Select Committee on Treasury Minutes of Evidence


Letter to the Chairman from Lord Sharman of Redlynch

  I was interested to read the announcement of the Treasury Committee inquiry into the financial regulation of the public limited companies. As a former Chairman of KPMG International (I retired in September 1999) I do have some considerable experience of the issues which you will be addressing both in terms of this country and overseas. The purpose of this letter is to let you know that I am prepared to give evidence to your inquiry should you deem it desirable.

  By way of background I enclose a copy of the full text of my intended speech (it was cut short due to time limits) in the recent House of Lords Debate on the Corporate failures.

27 March 2002

Annex

  My Lords

  Before I begin I must first declare an interest. My interests are set out in the register of members' interests but that which is most relevant to the issue we are debating today is that I am the former Chairman of KPMG and one of the so called big five accounting firms. I continue as a paid advisor to that firm.

  It is with a great deal of sadness that I approach the motion for debate today. When I joined the accountancy profession some 40 years ago, it was a profession held in high esteem. Indeed in those days girlfriends' mothers were quite keen at having prospective chartered accountants as sons-in-law.

  Today we have the greatest crises which the accountancy profession has faced in its history. The reputation of Arthur Andersen which took some 90 years to build, lies in tatters, destroyed in 90 days. The indictment of that firm for obstructing the course of justice in the USA, will if sustained leave a stain on the whole of the global accounting profession which will take many years to remove.

What has caused this?

  Clearly the trigger has been the collapse of Enron, the largest corporate failure in the history of the USA (if not the world) causing the loss of livelihood and pensions of many thousands of people.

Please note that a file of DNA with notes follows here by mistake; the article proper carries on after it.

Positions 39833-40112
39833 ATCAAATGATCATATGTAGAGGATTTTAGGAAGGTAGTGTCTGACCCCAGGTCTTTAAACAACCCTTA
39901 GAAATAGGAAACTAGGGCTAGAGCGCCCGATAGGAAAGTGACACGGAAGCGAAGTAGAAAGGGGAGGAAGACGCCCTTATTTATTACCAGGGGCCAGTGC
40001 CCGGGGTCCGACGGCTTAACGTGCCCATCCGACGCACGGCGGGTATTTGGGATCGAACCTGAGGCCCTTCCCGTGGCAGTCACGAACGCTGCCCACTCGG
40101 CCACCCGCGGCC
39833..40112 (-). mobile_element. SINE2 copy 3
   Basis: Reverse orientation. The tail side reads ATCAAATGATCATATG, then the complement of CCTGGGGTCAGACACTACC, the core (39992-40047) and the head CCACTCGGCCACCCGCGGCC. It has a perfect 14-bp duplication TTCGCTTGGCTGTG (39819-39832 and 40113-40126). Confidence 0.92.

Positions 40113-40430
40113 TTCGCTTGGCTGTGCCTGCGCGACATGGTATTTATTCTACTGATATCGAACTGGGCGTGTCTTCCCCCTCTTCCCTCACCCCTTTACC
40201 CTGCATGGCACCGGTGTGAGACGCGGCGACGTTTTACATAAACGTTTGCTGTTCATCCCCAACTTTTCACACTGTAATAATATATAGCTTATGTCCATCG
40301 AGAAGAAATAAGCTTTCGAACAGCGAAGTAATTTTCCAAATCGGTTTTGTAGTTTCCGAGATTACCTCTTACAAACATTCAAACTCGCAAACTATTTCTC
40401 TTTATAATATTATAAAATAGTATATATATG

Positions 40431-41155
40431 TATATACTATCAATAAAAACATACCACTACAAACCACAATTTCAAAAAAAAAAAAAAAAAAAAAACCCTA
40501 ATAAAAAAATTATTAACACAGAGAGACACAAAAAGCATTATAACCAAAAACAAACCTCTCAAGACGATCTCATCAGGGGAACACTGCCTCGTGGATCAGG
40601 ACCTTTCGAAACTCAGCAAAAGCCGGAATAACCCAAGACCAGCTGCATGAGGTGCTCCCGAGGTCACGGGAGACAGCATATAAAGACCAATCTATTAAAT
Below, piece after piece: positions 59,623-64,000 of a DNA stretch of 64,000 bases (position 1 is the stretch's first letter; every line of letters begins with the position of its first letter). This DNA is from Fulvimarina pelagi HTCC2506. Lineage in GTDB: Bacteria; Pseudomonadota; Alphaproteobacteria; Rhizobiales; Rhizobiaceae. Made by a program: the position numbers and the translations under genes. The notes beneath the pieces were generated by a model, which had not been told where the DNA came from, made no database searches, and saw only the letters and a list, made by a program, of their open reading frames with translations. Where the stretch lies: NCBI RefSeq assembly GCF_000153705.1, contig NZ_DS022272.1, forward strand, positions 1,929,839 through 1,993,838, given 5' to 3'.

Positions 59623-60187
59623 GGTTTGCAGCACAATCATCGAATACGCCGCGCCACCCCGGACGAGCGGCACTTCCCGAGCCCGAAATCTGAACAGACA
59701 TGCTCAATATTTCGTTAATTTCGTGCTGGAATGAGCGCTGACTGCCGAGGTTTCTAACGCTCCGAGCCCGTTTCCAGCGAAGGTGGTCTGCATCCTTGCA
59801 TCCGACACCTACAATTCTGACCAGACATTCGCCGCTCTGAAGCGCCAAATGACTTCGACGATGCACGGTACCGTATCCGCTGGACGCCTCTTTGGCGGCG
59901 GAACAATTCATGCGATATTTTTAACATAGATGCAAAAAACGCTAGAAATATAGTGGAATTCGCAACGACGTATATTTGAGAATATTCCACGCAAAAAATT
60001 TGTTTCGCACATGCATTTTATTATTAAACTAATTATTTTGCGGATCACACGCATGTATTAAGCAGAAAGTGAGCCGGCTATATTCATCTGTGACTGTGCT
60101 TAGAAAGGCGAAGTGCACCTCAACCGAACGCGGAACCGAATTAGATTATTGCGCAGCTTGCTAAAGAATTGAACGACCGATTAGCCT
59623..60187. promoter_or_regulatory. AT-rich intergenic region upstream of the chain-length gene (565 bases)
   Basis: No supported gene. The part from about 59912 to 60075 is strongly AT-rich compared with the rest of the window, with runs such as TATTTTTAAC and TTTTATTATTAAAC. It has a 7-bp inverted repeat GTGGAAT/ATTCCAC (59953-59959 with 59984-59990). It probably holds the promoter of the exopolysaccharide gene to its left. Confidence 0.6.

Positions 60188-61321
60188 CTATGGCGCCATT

How did it come about?

  Essentially Enron built a house of cards, which collapsed at the first breath of wind. The collapse, which happened after it admitted it had overstated profits by $586 million, understated debt by $2.6 billion left $63 billion in liabilities. The share price which had traded at $90 in August 2000, closed at $1 when trading was suspended on 15 January 2002.

  Throughout the 1990s Enron experienced phenomenal growth. Annual turnover grew from $7.9 billion in 1993 to $100 billion in 2000. This was accompanied by steady positive earnings and a share price rise that ultimately stood at 70 times earnings.

  Between 1997 and 2001, it created a series of special purpose vehicles which removed assets and liabilities from the Enron balance sheet, in some cases this involved the purchase of assets from Enron on which it recognised a gain. These schemes were constructed with the benefit of advice from the auditors, lawyers and investment bankers. The schemes were guaranteed by Enron and secured with its own shares.

  What was unusual about these schemes was the scale, they were very large in relation to Enron and the involvement of both Enron insiders and other related parties as limited partners in these schemes.

  The obvious questions that arise are:

      (a) were the schemes legal—well it appears that they were;

      (b) were they disclosed in the financial statements—again the answer is yes. If one attempts to understand Notes 1, 7, 8, 9, 10 and 16 to the 2000 financial statements there was enough there to alert the reader.

  The rot started in March 2001 when Fortune Magazine began an article:

    "Its in a bunch of complex businesses. Its financial statements are nearly impenetrable. So why is Enron trading at such a huge multiple?"

  Things got worse for the rest of the year, including a third quarter restatement of earnings and falls in the share price (exacerbated by Hedge funds shorting the stock heavily, which triggered the calling of debt resulting in a rapid downward spiral to collapse.

  In my view what we have is:

  First a failure in corporate management—a house built on sand won't survive once the foundations start to move.

  Compounded by a failure in corporate governance. Clearly the Enron board did not exercise enough control on the actvity of management.

  Enabled by auditing failure, at a minimum the reasons for the earnings restatements should have been identified and prevented.